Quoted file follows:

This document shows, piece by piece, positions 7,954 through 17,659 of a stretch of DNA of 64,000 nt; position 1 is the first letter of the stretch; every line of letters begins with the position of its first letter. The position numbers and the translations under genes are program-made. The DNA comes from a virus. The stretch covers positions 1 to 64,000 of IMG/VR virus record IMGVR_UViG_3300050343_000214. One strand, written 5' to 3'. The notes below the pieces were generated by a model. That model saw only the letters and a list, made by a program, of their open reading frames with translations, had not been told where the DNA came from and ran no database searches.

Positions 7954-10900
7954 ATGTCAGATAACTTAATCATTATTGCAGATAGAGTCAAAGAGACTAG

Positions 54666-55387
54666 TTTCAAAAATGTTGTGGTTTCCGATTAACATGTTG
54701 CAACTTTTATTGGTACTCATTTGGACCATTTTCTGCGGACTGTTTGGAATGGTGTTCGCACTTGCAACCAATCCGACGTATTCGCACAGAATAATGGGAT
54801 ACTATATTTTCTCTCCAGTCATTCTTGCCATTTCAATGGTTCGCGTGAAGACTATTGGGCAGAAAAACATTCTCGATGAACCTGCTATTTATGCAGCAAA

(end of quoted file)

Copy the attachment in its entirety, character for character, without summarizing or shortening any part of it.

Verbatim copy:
This document shows, piece by piece, positions 7,954 through 17,659 of a stretch of DNA of 64,000 nt; position 1 is the first letter of the stretch; every line of letters begins with the position of its first letter. The position numbers and the translations under genes are program-made. The DNA comes from a virus. The stretch covers positions 1 to 64,000 of IMG/VR virus record IMGVR_UViG_3300050343_000214. One strand, written 5' to 3'. The notes below the pieces were generated by a model. That model saw only the letters and a list, made by a program, of their open reading frames with translations, had not been told where the DNA came from and ran no database searches.

Positions 7954-10900
7954 ATGTCAGATAACTTAATCATTATTGCAGATAGAGTCAAAGAGACTAG

Positions 54666-55387
54666 TTTCAAAAATGTTGTGGTTTCCGATTAACATGTTG
54701 CAACTTTTATTGGTACTCATTTGGACCATTTTCTGCGGACTGTTTGGAATGGTGTTCGCACTTGCAACCAATCCGACGTATTCGCACAGAATAATGGGAT
54801 ACTATATTTTCTCTCCAGTCATTCTTGCCATTTCAATGGTTCGCGTGAAGACTATTGGGCAGAAAAACATTCTCGATGAACCTGCTATTTATGCAGCAAA